Cell therapy for acute liver injury - in vivo efficacy of mesenchymal stromal cells in toxic and immune-mediated murine hepatitis

Alfaifi, Mohammed (2018). Cell therapy for acute liver injury - in vivo efficacy of mesenchymal stromal cells in toxic and immune-mediated murine hepatitis. University of Birmingham. Ph.D.

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The ability of umbilical cord-derived mesenchymal stromal cells (UC-MSCs) to immunomodulate offers therapeutic potential in liver injury but the inherent heterogeneity of unsorted MSC populations may explain varied/reduced function as well as posing regulatory challenges. Thus, we aimed to evaluate the therapeutic potential of purified CD362+ MSC infusion in murine models of acute liver injury. UC-MSCs were injected intravenously into mice injured by single dose of Carbon tetrachloride (CCl4) & OVA-BIL mice. MSC used were either unsorted or sorted CD362+. The extent of liver damage was determined by liver histology, serum analysis, gene expression and FACS analysis 3 or 5 days after cell infusion. Homing and bio-distribution of stem cells was determined by whole mouse cryo-imaging of Q-dot labelled MSC following infusion of UC-MSC into injured mice. CD362+ MSC were as effective as unsorted MSC in ameliorating liver injury, with reductions in serum ALT seen in both models. In contrast heat-inactivated MSC had no effect on liver injury. MSC also led to a reduction in CD45+staining on liver sections in both models of liver injury corroborated by an accompanying reduction in hepatic CD45+ cells in (FACS analysis of liver digest). In addition, there was a significant reduction in hepatic CD19+ B cells in digested liver in CCl4 injury. CD362+ MSCs were found to have the ability to reduce the level of adhesion molecules (ICAM and VCAM) in Ova-Bil mice. Cryo-imaging of time-course in both animal models indicated that MSC had migrated to the lung within 1 hour and were then cleared rapidly, although there was a liverspecific increase in MSC 2-3 day in Ova-Bil mice. CD362+ human MSC exert potent anti-inflammatory activity in toxic and immune-mediated murine liver injury with demonstrable reductions in infiltrating inflammatory leucocytes and B cells.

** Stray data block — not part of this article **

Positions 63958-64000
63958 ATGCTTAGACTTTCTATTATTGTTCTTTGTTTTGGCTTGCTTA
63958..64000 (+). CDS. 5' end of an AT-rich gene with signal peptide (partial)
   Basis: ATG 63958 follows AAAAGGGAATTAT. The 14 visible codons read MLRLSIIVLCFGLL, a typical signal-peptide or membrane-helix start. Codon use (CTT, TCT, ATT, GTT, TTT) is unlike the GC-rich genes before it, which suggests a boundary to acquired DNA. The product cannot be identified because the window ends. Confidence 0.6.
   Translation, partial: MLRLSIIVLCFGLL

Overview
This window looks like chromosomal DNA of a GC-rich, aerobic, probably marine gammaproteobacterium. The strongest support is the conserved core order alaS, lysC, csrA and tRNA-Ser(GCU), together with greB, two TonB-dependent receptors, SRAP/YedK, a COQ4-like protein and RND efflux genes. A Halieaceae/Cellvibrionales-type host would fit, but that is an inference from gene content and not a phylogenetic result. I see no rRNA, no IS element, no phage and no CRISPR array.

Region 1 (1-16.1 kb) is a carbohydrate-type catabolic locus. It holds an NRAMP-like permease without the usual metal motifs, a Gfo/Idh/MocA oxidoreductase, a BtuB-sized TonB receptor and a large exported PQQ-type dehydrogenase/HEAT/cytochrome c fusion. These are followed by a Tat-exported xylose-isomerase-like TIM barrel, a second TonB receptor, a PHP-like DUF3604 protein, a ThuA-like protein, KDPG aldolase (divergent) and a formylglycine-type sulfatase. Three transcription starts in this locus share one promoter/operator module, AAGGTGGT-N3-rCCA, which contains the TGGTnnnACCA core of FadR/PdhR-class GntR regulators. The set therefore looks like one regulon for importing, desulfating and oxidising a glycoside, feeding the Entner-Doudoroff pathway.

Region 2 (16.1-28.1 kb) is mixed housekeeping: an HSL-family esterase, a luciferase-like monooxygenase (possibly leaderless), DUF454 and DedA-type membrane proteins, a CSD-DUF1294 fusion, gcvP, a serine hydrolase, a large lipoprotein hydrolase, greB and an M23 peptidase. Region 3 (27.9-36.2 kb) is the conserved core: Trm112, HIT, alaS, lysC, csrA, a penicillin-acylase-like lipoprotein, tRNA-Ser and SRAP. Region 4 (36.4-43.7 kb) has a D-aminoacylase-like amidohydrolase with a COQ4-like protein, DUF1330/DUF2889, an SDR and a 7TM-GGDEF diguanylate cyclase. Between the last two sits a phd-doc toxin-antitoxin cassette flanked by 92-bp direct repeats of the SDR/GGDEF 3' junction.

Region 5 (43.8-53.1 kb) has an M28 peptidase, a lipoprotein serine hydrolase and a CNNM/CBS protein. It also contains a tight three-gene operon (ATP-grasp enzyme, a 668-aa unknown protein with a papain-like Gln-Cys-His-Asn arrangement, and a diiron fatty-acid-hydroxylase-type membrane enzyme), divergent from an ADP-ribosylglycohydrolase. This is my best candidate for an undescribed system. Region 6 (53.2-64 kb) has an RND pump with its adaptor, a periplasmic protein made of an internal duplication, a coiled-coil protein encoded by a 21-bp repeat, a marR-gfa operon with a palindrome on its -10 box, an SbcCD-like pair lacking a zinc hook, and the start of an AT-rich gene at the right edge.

Type of Work: Thesis (Doctorates > Ph.D.)
Award Type: Doctorates > Ph.D.
College/Faculty: Colleges (2008 onwards) > College of Medical & Dental Sciences
School or Department: Institute of Immunology and Immunotherapy
Funders: Other
Other Funders: Government of Saudi Arabia, King Khalid University, Saudi Arabia, Royal Embassy of Saudi Arabia - Cultural Bureau in London (UK)
Subjects: Q Science > Q Science (General)
Q Science > QR Microbiology > QR180 Immunology
URI: http://etheses.bham.ac.uk/id/eprint/8330


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